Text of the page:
Wednesday, 4 July 2018

Theatre review: Heathers

London might have to wait a bit longer for the musical adaptation of Mean Girls, but another classic American high school movie about, well, mean girls, gets the musical treatment in the meantime. Laurence O’Keefe and Kevin Murphy’s Heathers, based on the film by Daniel Waters, premiered off-Broadway and has been further workshopped since, now arriving on The Other Palace’s main stage in a production directed by Andy Flickman. Heather Chandler (Jodie Steele,) Heather McNamara (Sophie Isaacs) and Heather Duke (T’Shan Williams) are top of the social ladder of an Ohio High School, and led by the fearsome Heather Chandler they pass judgement on who should be accepted or demonised. When they discover Veronica (Carrie Hope Fletcher) has a talent for forgery they allow her to join their gang, but when she refuses to go along with bullying her oldest friend Martha (Jenny O’Leary) she’s kicked back to the bottom of the social pecking order.

Veronica wants to apologise to the Alpha Heather and get an easy ride for the rest of high school, but her loner boyfriend JD (Jamie Muscato) convinces her to go for a more extreme solution.


Heather Chandler becomes the first victim in the couple’s short spree of murders disguised as suicides, as they clear the school of what they see as the toxic element; with the popular kids now seemingly killing themselves, it becomes the latest trend that everyone else starts trying to copy. I think I’d forgotten just how pitch-black a comedy the original Heathers is, and even though David Shields’ designs and Ben Cracknell’s lighting keep everything colourful and bright, O’Keefe and Murphy’s fairly faithful adherence to the story means it stays that way, with perhaps a bit more of a surreal element as Fletcher’s bright-as-a-button Veronica tries to plough cheerfully through her increasingly gory life. Skulking around the sidelines in a trench coat like a sexy Nosferatu, Muscato’s JD is more awkward misfit than cool rebel, and is characteristically charming even as it becomes apparent how dangerously disturbed his character is.


How twisted the story gets can be seen in the plot development where Veronica is lured out into a field to be raped by dumb jocks Ram (Dominic Andersen) and Kurt (Chris Chung.) She escapes, and JD’s revenge is to stage a gay suicide pact, leading to the Act II opener in which Ram’s dad (Edward Baruwa) mourns “My Dead Gay Son.” Following Monday’s review of Genesis Inc. and my complaint about LOLgay in that, I did wonder why I didn’t mind an even more outrageous case of it here: I think it’s that Heathers is at times so wildly inappropriate that it operates on the same level as The Book of Mormon, knowing it’s wrong (in a way that even the original film probably didn’t in this particular instance) but pushing the envelope for uncomfortable laughs anyway; whereas Arthur Darvill’s character in Genesis Inc. was presented as if it was genuine representation.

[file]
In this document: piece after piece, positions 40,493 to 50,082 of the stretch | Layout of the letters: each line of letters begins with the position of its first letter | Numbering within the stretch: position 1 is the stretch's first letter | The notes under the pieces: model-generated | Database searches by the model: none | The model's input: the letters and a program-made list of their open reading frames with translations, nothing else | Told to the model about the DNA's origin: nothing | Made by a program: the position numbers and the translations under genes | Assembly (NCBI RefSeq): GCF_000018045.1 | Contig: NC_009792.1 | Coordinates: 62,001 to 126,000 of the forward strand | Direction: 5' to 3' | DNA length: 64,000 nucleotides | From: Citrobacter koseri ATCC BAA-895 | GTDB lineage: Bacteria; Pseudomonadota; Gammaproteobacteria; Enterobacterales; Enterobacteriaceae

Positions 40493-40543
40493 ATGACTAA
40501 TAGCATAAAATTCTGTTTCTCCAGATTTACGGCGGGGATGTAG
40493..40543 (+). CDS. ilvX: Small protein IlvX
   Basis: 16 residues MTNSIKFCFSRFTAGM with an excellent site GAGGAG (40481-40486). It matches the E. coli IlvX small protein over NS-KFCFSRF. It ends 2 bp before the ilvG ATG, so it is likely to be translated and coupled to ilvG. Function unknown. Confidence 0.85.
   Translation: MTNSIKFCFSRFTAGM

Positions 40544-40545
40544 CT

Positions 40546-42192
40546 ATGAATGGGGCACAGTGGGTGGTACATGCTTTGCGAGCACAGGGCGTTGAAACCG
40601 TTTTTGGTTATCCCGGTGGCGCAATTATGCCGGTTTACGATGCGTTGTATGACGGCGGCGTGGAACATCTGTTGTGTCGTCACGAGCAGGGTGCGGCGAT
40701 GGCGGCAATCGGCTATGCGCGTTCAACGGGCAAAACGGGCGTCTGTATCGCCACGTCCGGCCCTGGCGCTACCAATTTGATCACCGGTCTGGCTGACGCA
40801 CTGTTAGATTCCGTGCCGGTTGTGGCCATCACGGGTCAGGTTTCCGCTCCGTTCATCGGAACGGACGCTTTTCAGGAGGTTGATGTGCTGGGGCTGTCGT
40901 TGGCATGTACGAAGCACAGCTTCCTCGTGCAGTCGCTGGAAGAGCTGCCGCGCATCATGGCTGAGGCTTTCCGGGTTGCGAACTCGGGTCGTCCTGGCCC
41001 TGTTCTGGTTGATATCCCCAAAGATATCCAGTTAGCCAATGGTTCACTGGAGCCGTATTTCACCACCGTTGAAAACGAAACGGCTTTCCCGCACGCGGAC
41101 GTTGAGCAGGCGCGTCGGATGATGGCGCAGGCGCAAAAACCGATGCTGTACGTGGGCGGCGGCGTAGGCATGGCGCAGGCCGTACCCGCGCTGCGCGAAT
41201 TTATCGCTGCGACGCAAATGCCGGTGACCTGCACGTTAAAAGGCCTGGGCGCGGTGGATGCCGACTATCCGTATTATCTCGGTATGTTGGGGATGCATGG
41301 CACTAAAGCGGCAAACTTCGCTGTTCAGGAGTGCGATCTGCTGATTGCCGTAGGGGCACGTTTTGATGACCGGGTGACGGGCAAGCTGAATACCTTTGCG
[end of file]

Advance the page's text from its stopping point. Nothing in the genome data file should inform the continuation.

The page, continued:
I enjoyed the songs, many of which are catchy, although the musical’s New York origins are apparent in how relentlessly they require the cast to belt out huge notes and show off their vocal range; it’s a style I’m not a huge fan of, but with pretty much every named character getting a moment to show off their pipes at least an impressively well-matched cast are all up to it. In a story with such famous lines as “fuck me gently with a chainsaw” the lyrics have a witty touch that I liked, especially in the first act, although Ian found the aforementioned belting style of singing meant he often couldn’t catch the words. There’s some nice little nods to details from the film – an element that hasn’t transferred to the stage is the constant references to Big Fun*, a band who’ve cashed in on the spate of apparent suicides with a chart-topping single, but the band’s name does become a song title instead.


As well as how dark it is, I think I must have forgotten how much I liked the film, and how much I was hoping this would succeed. The second act isn’t as strong as the first but for the most part I think this does the original justice, staying faithful to the story but tinkering with the tone to make it fit better in its new medium – less of a teenage goth favourite, more of a bubblegum confection with razor blades hidden in it. I don’t know if I’d say it was so very, but it’s definitely pretty very.

Heathers by Laurence O’Keefe and Kevin Murphy, based on the film by Daniel Waters, is booking until the 4th of August at The Other Palace, and from the 3rd of September to the 24th of November at Theatre Royal Haymarket.

Running time: 2 hours 30 minutes including interval.

Photo credit: Pamela Raith.

*not this Big Fun, I think it’s fairly safe to assume

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